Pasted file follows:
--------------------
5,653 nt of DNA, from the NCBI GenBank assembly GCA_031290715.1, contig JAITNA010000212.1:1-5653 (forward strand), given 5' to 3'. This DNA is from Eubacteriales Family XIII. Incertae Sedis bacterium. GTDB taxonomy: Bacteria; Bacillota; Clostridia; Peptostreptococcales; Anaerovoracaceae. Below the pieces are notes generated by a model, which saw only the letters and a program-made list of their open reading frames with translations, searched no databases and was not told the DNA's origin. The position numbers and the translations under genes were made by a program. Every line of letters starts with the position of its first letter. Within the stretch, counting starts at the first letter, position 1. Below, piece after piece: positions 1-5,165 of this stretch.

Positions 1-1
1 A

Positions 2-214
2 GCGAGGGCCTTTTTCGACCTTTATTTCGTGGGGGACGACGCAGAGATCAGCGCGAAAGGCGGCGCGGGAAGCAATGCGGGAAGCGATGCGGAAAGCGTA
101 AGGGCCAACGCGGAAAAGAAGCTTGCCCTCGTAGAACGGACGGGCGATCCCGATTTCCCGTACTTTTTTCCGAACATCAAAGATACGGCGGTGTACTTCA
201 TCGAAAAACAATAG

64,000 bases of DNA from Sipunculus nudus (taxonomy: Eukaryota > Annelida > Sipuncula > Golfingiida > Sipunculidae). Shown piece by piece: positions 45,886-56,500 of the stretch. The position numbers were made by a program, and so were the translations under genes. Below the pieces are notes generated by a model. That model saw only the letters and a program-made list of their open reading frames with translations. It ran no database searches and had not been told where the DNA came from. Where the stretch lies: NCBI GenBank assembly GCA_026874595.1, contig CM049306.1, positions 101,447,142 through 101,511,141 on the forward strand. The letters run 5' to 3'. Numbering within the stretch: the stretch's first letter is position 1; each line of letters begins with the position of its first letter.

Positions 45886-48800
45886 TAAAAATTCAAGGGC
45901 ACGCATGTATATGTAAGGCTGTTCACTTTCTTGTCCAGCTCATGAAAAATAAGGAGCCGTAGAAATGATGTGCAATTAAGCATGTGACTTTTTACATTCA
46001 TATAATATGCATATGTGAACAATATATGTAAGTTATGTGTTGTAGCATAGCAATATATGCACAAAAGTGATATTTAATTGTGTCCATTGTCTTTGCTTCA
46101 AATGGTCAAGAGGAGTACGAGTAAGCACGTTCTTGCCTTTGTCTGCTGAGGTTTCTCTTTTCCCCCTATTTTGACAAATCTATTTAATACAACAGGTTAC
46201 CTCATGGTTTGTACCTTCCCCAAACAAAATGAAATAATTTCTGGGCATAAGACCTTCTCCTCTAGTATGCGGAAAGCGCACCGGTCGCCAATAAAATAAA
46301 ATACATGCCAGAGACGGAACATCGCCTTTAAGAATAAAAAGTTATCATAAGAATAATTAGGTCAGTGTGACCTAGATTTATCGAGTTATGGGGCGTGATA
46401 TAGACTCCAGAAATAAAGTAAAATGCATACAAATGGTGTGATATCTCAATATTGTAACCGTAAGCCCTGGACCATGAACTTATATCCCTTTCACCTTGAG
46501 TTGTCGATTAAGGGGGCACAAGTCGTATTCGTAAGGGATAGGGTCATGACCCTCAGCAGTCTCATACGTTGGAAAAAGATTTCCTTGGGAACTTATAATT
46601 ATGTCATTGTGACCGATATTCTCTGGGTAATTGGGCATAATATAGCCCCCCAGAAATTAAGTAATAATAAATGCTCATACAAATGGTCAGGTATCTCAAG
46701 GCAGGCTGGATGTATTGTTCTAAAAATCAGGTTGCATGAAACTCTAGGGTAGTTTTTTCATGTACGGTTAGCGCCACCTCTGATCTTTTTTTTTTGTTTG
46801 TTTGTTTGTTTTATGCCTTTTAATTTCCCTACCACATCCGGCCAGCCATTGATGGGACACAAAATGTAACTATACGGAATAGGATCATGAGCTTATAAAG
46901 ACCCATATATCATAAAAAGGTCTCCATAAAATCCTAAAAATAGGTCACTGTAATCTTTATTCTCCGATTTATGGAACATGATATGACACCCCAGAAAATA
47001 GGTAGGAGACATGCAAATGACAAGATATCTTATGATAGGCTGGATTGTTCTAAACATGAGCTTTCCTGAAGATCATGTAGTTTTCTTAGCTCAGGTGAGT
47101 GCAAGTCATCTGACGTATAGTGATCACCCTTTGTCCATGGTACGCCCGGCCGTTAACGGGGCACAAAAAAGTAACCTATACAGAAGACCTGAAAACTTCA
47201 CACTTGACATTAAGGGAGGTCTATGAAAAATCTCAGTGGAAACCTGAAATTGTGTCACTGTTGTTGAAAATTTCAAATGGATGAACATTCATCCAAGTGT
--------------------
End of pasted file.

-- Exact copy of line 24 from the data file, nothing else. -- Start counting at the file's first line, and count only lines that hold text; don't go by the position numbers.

47201 CACTTGACATTAAGGGAGGTCTATGAAAAATCTCAGTGGAAACCTGAAATTGTGTCACTGTTGTTGAAAATTTCAAATGGATGAACATTCATCCAAGTGT